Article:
Marked by the beginnings of puberty and self-discovery, adolescence can be a turbulent time for teens. During one’s teenage years, rebellion and experimentation are common occurrences, which can lead to conflict. Thus, conflict resolution for teens is an important skill to learn so that they can navigate this period in their life with relative ease.
With that said, reading this article may help you understand teenage conflict—including its causes and impact—and several ways to assist them in resolving conflict and managing their emotions while in the middle of a conflict across different settings.
Understanding Conflict in Teens
Interpersonal conflict occurs when there is a clash of opposing viewpoints and behaviors or when there is a disagreement between two or more parties. Sometimes, conflict can even escalate to fights or violence. In fact, a 1999 survey reported that one in three high school students have engaged in a physical fight in the past year [*].
From a psychological perspective, there are several theoretical models explaining interpersonal conflict in adolescence, among which are the following [*]:
- Psychoanalytic models: According to this family of theories, conflict is a part of life, serving as an avenue for relationships to recalibrate. Because teens undergo numerous changes, relationships become disrupted. Conflict also occurs because adolescents have yet to learn how to manage their libidinal urges.
- Cognitive-developmental model: These models posit that because teenagers experience a shift in perspective and ideology, this impacts their behavior. Moreover, because everyone behaves differently, conflict is unavoidable.
- Social relational models: In this set of approaches to understanding conflict, it has been observed that conflict is hinged on what the relationship is like and what the circumstances are surrounding the issue causing the conflict. Because the need for people to be aligned with one another in terms of goals and behaviors is often unmet, conflict arises.
Common Causes of Conflict Among Teens
According to researchers, there are many causes of conflict among teens, all of which can be categorized into five factors, as follows [*]:
- Informational factors: Conflict can arise because of a lack of communication of clear, accurate facts or because of miscommunication between the parties involved. Moreover, there is also a tendency for teens to either spread or be subjected to rumors, which in turn, causes conflict. To learn more about how to avoid causing this type of conflict, check out our worksheet on improving your communication skills.
- Systemic factors: Differences in social status is one example of a societal factor that can cause interpersonal conflict among teens. Another is rejecting social norms or being in opposition with authority figures.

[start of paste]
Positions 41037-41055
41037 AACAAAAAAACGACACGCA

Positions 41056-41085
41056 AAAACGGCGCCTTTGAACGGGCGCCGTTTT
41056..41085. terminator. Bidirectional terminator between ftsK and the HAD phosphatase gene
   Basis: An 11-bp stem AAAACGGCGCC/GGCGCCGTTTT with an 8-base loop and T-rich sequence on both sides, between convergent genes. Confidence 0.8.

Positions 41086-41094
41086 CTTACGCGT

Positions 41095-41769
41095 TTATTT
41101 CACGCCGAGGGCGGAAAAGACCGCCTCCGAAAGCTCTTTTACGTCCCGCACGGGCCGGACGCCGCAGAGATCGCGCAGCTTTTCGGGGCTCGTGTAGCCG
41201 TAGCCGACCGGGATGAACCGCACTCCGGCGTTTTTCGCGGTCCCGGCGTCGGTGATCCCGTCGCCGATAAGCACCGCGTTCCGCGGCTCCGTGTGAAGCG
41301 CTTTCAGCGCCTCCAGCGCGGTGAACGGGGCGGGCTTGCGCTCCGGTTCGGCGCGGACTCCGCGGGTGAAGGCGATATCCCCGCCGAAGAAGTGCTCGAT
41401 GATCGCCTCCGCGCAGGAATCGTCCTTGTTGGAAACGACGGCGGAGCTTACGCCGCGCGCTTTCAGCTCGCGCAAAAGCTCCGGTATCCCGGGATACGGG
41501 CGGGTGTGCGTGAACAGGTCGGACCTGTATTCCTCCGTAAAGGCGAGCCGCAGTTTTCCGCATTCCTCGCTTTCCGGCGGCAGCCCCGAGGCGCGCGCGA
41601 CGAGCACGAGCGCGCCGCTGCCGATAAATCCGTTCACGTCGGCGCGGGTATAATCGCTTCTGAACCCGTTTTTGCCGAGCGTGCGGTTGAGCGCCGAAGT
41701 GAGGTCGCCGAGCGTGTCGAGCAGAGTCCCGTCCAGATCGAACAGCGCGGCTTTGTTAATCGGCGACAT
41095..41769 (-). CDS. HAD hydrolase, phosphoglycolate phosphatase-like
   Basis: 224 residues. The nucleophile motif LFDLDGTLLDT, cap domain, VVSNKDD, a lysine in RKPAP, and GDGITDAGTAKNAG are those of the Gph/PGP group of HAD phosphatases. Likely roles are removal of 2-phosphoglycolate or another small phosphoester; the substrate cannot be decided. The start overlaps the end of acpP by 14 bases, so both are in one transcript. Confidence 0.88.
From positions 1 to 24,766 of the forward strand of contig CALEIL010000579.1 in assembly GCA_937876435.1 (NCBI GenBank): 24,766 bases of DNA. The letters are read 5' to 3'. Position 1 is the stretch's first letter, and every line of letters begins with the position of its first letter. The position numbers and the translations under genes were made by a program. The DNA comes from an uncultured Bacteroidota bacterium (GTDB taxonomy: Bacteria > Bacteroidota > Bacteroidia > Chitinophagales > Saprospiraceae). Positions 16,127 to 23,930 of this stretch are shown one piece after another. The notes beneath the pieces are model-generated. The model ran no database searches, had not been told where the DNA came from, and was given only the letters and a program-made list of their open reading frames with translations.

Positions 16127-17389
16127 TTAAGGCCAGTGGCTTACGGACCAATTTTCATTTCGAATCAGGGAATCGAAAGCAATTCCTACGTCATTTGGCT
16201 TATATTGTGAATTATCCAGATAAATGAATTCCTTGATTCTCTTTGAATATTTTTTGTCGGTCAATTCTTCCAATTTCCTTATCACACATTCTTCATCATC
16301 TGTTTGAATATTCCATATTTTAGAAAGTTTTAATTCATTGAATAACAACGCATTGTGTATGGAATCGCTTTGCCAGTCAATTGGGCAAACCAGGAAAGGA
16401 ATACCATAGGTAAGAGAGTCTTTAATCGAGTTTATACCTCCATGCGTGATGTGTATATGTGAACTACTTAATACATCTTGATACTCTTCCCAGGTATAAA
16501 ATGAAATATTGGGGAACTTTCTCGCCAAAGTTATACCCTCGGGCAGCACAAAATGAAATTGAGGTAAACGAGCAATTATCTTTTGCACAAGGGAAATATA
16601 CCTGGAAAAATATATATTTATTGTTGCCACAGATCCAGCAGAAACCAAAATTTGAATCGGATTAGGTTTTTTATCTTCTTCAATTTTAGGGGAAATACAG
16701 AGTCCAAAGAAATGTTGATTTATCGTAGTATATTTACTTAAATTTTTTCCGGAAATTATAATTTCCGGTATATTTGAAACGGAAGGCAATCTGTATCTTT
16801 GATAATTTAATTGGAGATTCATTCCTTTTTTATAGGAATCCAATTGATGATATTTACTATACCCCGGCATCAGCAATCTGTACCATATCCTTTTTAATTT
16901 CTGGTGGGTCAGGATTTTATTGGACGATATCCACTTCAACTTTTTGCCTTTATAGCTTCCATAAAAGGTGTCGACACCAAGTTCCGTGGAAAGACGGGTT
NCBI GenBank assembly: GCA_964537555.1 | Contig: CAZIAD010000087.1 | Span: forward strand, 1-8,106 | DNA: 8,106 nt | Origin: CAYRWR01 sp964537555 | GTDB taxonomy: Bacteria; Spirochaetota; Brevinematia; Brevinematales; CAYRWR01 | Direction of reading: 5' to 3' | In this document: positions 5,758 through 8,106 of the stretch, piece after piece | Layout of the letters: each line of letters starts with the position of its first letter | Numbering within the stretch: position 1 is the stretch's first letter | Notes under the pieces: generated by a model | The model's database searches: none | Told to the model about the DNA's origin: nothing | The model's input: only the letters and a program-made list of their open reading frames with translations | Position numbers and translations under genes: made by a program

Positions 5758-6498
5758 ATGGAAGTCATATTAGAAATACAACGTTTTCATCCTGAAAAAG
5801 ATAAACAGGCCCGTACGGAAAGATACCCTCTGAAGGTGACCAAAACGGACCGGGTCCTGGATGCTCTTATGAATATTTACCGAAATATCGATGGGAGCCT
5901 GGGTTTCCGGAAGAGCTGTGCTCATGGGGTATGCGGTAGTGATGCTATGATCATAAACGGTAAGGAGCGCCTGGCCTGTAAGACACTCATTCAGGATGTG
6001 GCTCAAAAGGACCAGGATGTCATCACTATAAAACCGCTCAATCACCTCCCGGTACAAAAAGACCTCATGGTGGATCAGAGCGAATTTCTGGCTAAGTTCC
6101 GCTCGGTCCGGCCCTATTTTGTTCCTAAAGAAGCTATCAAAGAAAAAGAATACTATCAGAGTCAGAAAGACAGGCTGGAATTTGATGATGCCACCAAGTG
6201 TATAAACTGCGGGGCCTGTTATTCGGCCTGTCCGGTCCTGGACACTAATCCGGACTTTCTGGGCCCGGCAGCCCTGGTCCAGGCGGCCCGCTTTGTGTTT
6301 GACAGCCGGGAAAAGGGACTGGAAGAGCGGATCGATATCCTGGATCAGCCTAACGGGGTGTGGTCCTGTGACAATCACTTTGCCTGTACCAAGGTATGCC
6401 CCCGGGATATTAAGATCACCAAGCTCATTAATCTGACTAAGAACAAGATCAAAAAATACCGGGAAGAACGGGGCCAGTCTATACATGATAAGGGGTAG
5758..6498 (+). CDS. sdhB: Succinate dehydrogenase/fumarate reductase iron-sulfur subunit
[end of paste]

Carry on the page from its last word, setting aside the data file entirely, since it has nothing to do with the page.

- Value-related factors: When the values of two or more people are incompatible, conflict can occur as well. In addition, one person may be inclined to impose their values on another, which produces undesired conflict.
- Attitude factors: Conflict can likely be caused when encounters and communication with others are unsatisfactory. Attitude-related factors that contribute to conflict can involve a person’s behavior not meeting another person’s expectations or standards.
- Behavioral factors: Sometimes, certain circumstances can negatively impact one’s self-esteem or even just pose a threat to self-esteem. Reactive behavior to such situations can thus lead to conflict.
Impact of Unresolved Conflicts on Individuals and Relationships
Sometimes, conflict may be left unresolved for several reasons, ranging from a lack of conflict resolution skills to the inability to regulate one’s emotions revolving around the issue at hand. The impact of unresolved conflict can vary in terms of duration; the absence of a resolution can have short-term effects, changing a teen’s behavior, emotional state, and their interactions with others. Meanwhile, long-term effects of unresolved conflict include higher levels of stress, depression, and anxiety.
In general, unresolved conflict is one of the leading causes of mental health problems among adolescents [*]. Family conflict has been associated with behavioral disorders and juvenile delinquency, whereas peer conflict has been shown to predict a decrease in academic performance and a lack of interest in school.
Although recurring conflicts can lead to the deterioration of relationships, there is a bright side to experiencing conflict with others—that is, among teens, it can offer them the chance to reflect on their beliefs, attitude, and behavior. Moreover, once resolved, interpersonal conflict can revitalize relationships and enhance one’s understanding of themselves and other people.
Important Conflict Resolution Skills for Teens
Conflict resolution refers to a set of strategies employed to dissolve a disagreement that has caused problem, stress, and suffering. But how can conflict resolution take place? There are several conflict resolution strategies available out there, but for this article, only the most common ones will be discussed.
Conflict Resolution Strategies for Teens
Conflict resolution entails using one or a combination of the following conflict resolution strategies [*]:
- Submission: When a person submits, they concede in the argument or try to meet the needs of the person with whom they are in conflict.
- Compromise: Compromise typically involves negotiating with the other party to arrive at a solution that will at least partially meet the needs of those involved in the conflict.
- Standoff: A standoff entails a derailment from the issue at hand by, for example, changing topics or engaging in another activity.
- Withdrawal: If you have ever walked out of a room to clear your head after fighting with someone, then you used the strategy of withdrawal.
- Third-party intervention: Involving an impartial mediator can also help resolve a disagreement when the parties involved in the conflict agree to abide by the proposed action to take.